Moral disengagement

Moral disengagement

Moral disengagement is a term from social psychology for the process of convincing the self that ethical standards do not apply to oneself in a particular context, by separating moral reactions from inhumane conduct by disabling the mechanism of self-condemnation.[1]

Generally, moral standards are adopted to serve as guides and deterrents for conduct. Once internalized control has developed, people regulate their actions by the standards they apply to themselves. They do things that give them self-satisfaction and a sense of self-worth and refrain from behaving in ways that violate their moral standards. Self-sanctions keep conduct in line with these internal standards. However, moral standards only function as fixed internal regulators of conduct when self-regulatory mechanisms have been activated, and there are many psychological processes to prevent this activation. These processes are forms of moral disengagement of which there are four categories.[2]


Reconstructing conduct

One method of disengagement is portraying inhumane behavior as though it has a moral purpose in order to make it socially acceptable. For example, torture, in order to obtain information necessary to protect the nation’s citizens, may be seen as acceptable. Voltaire is quoted as saying, “Those who can make you believe absurdities can make you commit atrocities”.[2]

Another disengagement technique is advantageous comparison. Moral judgments of conduct can be influenced by structuring what the conduct is compared against. In social comparison the “morality” of acts depends more on the ideological allegiances of the labelers than on the acts themselves.[3]

Displacing or diffusing responsibility

Another dissociative practice, known as displacement of responsibility, operates by distorting the relationship between actions and the effects they cause. People behave in ways they would normally oppose if a legitimate authority accepts responsibility for the consequences of that behavior. Under conditions of displaced responsibility, people view their actions as the dictates of authorities rather than their own actions.[2]

Additionally, there is the practice of diffusion of responsibility. This is when the services of many people, where each performs a task that seems harmless in itself, can enable people to behave inhumanely collectively, because no single person feels responsible. An example of this is in executions where multiple persons have distinct roles in the execution process so no individual is responsible.[4]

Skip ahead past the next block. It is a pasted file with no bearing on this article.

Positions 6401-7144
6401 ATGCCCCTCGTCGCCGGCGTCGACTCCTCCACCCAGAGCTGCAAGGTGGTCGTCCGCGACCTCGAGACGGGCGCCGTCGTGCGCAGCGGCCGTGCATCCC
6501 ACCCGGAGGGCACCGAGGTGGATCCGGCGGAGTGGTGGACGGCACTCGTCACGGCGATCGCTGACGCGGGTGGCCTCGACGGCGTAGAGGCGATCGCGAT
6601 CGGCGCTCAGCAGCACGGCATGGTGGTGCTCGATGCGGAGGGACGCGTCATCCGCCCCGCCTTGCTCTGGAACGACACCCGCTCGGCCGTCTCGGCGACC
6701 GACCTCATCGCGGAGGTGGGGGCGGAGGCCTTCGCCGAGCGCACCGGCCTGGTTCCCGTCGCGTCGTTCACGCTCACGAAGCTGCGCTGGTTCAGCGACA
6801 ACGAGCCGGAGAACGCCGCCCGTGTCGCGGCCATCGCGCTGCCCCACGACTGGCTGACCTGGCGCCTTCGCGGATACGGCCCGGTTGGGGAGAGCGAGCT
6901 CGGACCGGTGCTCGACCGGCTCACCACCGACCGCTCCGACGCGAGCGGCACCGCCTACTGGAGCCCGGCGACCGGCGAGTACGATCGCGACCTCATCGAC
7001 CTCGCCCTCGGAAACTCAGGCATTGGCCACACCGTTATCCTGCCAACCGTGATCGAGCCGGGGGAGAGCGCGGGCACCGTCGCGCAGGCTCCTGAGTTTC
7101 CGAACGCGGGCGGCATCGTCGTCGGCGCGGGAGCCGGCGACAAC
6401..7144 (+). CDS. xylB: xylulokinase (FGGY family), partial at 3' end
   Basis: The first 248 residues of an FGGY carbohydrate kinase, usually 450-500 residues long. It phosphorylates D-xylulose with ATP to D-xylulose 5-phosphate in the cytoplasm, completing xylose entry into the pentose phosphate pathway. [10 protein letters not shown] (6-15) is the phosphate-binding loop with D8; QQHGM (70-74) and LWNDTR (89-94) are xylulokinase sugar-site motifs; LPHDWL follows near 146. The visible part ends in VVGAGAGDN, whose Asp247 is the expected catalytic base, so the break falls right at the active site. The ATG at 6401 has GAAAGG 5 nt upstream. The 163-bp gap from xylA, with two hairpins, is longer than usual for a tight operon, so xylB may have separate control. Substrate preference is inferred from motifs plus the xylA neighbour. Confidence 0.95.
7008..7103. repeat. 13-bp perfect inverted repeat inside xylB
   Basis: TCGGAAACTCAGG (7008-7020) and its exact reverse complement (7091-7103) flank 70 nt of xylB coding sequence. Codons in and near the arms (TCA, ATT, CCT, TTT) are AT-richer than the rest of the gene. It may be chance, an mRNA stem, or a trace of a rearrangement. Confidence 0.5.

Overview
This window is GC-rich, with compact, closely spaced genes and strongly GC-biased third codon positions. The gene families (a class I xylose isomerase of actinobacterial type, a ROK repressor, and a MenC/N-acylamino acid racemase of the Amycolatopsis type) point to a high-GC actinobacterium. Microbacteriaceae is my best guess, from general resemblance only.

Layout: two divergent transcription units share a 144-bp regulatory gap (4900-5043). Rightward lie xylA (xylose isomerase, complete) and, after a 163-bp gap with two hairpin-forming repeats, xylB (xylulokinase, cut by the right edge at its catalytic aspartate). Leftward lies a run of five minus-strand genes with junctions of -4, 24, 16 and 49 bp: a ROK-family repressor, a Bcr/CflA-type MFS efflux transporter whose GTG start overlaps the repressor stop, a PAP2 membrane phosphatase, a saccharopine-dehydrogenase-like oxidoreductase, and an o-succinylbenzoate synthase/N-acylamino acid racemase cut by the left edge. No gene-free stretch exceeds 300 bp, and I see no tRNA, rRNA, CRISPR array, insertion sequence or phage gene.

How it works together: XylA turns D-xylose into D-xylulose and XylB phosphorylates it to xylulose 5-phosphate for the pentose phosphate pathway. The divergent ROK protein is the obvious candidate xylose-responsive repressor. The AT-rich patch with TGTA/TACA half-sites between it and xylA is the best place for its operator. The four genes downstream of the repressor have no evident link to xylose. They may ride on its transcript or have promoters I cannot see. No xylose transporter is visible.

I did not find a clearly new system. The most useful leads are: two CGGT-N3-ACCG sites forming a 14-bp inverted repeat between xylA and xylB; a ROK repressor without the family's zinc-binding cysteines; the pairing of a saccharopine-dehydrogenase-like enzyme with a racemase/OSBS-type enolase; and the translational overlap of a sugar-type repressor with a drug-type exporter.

A similar technique is collective action. Any harm done by a group can be blamed on the other members so people act more harshly when responsibility is collective than when individualized. For example, a juror sentencing a person to death can blame the “jury” rather than him or herself as a juror.[4]

Disregarding or misrepresenting injurious consequences

Another method of disengagement is through disregard or misrepresentation of the consequences of action. When someone pursues an activity harmful to others for personal gain they generally either minimize the harm they have caused or attempt to avoid facing it. Instead, they will recall prior information given to them about the potential benefits of the behavior. People are especially prone to minimize harmful effects when they act alone. It is relatively easy to hurt others when the detrimental results of one's conduct are ignored.[2]

Dehumanizing or blaming the victim

A final disengagement practice, dehumanization, is applied to the targets of violent acts and depends on how the perpetrator views the people toward whom the harmful behavior is directed. Once dehumanized, divested of human qualities, people are no longer viewed as persons with feelings, hopes, and concerns but as subhuman objects which do not evoke feelings of empathy from the perpetrator and can be subjected to horrendous treatment.[5]


  1. ^ Fiske, S. (2004). Social Beings: A core motives approach to social psychology. Hoboken, NJ: John Wiley & Sons, Inc.
  2. ^ a b c d Bandura, A. (1999). Moral disengagement in the perpetration of inhumanities. Personality and Social Psychology Review. Retrieved October 12, 2007 from
  3. ^ Bandura, A. (1990). Mechanisms of Moral Disengagement in Terrorism Retrieved October 12, 2007 from
  4. ^ a b Bandura, A. (in press). Moral disengagement in state executions. Retrieved October 12, 2007 from
  5. ^ Stanford University. (1991). How People Do Bad Things Retrieved October 12, 2007 from

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